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India on course for second successive ODI series triumph

December 04, 2011 19:02 IST

With a 2-0 lead in hand, India are firmly on course to record a second successive one-day series triumph at home as they take on West Indies in the third ODI of the five-match rubber at the Sardar Patel Gujarat Stadium in Motera on Monday.

Although it has not been without some hiccups, the hosts look all set to hand out another defeat to the visiting side and take a winning 3-0 lead at the ground where they dethroned 2007 champions Australia on March 24 on their way to grabbing cricket's most coveted crown -- the World Cup.

India, by all counts, are holding all the trump cards and should clinch the series unless they self-destruct or the Windies punch above their weight. A win would give a consecutive series triumph to India after they mauled England 5-0.

The Virender Sehwag-led hosts have shown exemplary tenaciousness in the face of deep trouble to win the first two games of the series at Cuttack (by a narrow one wicket) and Vishakapatnam (by five wickets).

They struggled to overcome a very modest target of 212 set by the Darren Sammy-led Windies in the first ODI and then failed to deliver the knock-out blow when they had the visitors on the hop at 170 for 9 in the second match.

Virender SehwagOn the first occasion, Virender Sehwag and company had to be rescued by the last wicket pair of Varun Aaron and Umesh Yadav who stitched a vital stand of 12 runs to pilot them across the finish line.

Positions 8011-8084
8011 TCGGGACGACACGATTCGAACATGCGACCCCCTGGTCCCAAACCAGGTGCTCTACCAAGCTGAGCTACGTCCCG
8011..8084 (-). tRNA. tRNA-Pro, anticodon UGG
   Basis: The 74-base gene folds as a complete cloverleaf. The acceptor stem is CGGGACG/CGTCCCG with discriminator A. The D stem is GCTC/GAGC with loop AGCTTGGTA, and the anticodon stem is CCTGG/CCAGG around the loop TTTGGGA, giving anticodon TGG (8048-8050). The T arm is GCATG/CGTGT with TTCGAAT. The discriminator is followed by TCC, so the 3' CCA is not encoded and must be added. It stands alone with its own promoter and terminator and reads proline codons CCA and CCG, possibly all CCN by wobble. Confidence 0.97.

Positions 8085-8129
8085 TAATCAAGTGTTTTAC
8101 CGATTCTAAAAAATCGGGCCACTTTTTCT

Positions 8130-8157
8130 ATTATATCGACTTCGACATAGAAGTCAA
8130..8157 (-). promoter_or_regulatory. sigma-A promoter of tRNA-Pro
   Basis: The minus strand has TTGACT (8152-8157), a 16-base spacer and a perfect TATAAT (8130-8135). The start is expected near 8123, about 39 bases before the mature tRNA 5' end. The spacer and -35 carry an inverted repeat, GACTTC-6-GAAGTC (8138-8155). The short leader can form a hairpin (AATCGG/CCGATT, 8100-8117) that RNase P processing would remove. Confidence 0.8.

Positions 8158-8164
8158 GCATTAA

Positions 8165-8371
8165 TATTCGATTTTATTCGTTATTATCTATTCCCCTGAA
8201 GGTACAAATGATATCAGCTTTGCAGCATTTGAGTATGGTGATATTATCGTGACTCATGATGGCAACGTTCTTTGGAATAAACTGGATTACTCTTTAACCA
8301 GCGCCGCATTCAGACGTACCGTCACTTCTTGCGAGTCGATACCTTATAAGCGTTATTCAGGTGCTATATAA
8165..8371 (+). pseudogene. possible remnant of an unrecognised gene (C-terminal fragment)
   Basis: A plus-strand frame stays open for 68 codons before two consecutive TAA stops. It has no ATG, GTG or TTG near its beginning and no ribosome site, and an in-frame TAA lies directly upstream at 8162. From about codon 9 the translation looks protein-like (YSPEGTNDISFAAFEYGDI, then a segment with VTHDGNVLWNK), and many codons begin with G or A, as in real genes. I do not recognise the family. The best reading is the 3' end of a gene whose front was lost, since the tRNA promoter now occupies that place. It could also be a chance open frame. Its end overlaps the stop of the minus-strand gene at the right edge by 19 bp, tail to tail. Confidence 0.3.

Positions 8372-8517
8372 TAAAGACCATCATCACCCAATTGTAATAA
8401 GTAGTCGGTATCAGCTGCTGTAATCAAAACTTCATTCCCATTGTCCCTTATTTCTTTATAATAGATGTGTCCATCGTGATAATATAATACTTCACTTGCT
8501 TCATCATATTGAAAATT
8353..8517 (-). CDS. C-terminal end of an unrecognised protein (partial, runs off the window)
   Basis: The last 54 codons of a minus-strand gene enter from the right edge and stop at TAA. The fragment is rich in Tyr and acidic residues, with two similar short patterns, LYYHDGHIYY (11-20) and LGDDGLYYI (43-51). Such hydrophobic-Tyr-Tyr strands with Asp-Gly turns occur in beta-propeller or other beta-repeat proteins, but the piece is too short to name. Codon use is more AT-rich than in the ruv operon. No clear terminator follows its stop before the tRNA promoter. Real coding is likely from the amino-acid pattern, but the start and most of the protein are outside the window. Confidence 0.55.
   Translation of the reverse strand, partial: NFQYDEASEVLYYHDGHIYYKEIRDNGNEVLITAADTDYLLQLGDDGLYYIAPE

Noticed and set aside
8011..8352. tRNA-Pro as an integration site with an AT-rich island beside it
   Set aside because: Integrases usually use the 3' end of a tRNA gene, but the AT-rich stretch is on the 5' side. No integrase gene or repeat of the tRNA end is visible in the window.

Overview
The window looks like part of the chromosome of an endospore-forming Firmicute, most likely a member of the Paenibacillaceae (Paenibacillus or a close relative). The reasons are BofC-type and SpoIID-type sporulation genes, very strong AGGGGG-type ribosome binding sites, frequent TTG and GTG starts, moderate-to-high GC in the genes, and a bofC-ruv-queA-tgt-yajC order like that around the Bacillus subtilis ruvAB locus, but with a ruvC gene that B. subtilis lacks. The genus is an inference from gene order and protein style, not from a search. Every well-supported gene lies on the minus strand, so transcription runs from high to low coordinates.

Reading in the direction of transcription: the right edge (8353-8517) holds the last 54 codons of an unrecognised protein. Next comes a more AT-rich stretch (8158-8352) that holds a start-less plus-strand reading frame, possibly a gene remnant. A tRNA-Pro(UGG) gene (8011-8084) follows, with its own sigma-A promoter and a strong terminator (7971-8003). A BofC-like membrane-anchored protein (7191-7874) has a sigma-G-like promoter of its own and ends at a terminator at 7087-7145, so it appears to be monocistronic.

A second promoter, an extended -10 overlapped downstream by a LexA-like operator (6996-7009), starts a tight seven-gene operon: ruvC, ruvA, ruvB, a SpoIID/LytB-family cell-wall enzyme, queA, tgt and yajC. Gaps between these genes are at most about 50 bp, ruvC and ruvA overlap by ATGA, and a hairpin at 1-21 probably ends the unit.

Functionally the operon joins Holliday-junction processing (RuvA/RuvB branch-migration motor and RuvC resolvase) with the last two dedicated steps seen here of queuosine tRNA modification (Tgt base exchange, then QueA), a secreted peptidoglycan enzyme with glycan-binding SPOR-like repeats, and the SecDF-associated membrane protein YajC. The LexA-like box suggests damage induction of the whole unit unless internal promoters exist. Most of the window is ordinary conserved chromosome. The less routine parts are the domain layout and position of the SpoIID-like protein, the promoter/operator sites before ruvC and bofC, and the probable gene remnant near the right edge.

In the second game too India allowed Ravi Rampaul to smash a world record score for a no. 10 batsman, 86 not out in 66 balls with six sixes and as many fours, to help his team amass a challenging 269 after they were 170 for 9 through a fighting, unfinished last wicket stand of 99 with Kemar Roach who made 24 not out.

It needed a determined and tenacious stand of 163 runs between young guns Virat Kohli and Rohit Sharma to guide India to a victory after they were in difficulties at 84 for 3.

What must be pleasing to the home team's management is that the victories had been achieved without significant contributions from the Big Two in the batting line-up -– stand-in captain and opener Sehwag and no.3 Gautam Gambhir.

With Parthiv Patel too flopping badly at the top, India had to bank on Sharma's consistency and Kohli's return to form to shore up the middle and dig them out of difficulties in game two.

Sharma has had a very good run since his return to the team after the unfortunate first-ball injury he sustained in the ODI series in England that ruled him out of the return series.

Kohli has also scored runs aplenty in ODIs this year.

The Delhi youngster has become the second-highest batsman after England's Jonathan Trott with a tally of 1258 runs from 31 games at just over 46 with four centuries to boot, three of them in his last eight appearances.

To add to the batting woes of the hosts is the indifferent form of another fine finisher Suresh Raina, who has poor scores of 5 and 0 going into the third game.

The bowlers, too, have had a mixed bag, outstanding at Cuttack and expensive at Vizag where rookies Varun Aaron and Ravichandran Ashwin were brought down to the earth from their recent Test highs conceding 66 and 74 runs respectively.

The West Indies batting has flopped, barring the odd spark. The top order has failed to fire in unison which has led to collapses.

A senior batsman like Marlon Samuels has scored only 14 runs so far at no. 3 while Darren Bravo showed his class in scoring 60 in difficult batting conditions at Cuttack before falling cheaply at Vizag. Lendl Simmons' 78 was a saving grace for the visitors before they were bailed out by the unexpected blitz from Rampaul.

Captain Sammy's contribution itself had been very poor, a duck at Cuttack and 2 at Vizag.

In bowling, Rampaul bowled his heart out at Vizag after missing the opening game while Roach has also been impressive, but the others have not risen up to the task against the strong and long Indian batting order.

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